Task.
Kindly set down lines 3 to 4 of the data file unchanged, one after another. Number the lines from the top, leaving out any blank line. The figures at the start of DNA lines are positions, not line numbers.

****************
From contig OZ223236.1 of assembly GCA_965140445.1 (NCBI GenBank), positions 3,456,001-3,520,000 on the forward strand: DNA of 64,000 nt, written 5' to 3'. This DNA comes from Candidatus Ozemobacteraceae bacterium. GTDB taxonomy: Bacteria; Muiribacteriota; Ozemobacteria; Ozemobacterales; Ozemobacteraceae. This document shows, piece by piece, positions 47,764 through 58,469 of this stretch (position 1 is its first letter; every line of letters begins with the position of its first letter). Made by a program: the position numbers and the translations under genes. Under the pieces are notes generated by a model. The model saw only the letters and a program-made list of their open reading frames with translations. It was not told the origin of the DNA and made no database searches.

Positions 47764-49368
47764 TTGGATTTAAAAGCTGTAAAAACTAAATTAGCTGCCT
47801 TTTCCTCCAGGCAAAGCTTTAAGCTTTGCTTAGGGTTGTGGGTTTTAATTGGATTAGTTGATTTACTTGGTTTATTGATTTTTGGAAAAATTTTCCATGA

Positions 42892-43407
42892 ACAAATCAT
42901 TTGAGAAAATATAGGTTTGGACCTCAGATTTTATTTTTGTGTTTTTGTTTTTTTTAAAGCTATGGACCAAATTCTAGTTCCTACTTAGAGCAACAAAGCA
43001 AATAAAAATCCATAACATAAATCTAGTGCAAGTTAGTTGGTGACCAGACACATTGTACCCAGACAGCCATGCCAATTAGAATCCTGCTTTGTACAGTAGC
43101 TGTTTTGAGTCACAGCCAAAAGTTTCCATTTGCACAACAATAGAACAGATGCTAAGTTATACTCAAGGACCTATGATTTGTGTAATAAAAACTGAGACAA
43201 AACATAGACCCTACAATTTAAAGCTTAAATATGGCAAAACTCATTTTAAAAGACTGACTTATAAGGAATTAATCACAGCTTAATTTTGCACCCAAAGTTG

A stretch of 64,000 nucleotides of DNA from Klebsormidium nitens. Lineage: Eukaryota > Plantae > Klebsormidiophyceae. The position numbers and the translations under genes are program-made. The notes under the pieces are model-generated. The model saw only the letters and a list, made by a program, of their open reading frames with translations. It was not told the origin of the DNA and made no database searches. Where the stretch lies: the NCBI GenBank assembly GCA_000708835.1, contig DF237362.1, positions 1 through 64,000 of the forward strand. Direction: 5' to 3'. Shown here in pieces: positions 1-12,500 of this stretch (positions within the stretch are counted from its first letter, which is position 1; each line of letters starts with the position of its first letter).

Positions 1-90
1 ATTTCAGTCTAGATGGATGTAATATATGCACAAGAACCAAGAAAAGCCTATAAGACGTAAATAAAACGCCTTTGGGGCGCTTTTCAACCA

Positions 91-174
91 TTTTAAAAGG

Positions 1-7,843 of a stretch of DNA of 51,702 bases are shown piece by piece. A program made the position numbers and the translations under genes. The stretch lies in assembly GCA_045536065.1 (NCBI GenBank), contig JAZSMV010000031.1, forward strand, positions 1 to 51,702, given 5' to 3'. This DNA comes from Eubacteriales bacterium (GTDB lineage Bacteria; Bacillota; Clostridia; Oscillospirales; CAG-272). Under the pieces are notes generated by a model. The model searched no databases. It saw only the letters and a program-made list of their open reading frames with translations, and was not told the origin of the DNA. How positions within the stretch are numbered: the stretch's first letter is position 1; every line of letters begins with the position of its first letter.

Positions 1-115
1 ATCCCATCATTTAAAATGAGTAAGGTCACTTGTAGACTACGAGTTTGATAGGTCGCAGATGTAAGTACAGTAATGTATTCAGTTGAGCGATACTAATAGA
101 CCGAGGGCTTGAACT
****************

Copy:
47764 TTGGATTTAAAAGCTGTAAAAACTAAATTAGCTGCCT
47801 TTTCCTCCAGGCAAAGCTTTAAGCTTTGCTTAGGGTTGTGGGTTTTAATTGGATTAGTTGATTTACTTGGTTTATTGATTTTTGGAAAAATTTTCCATGA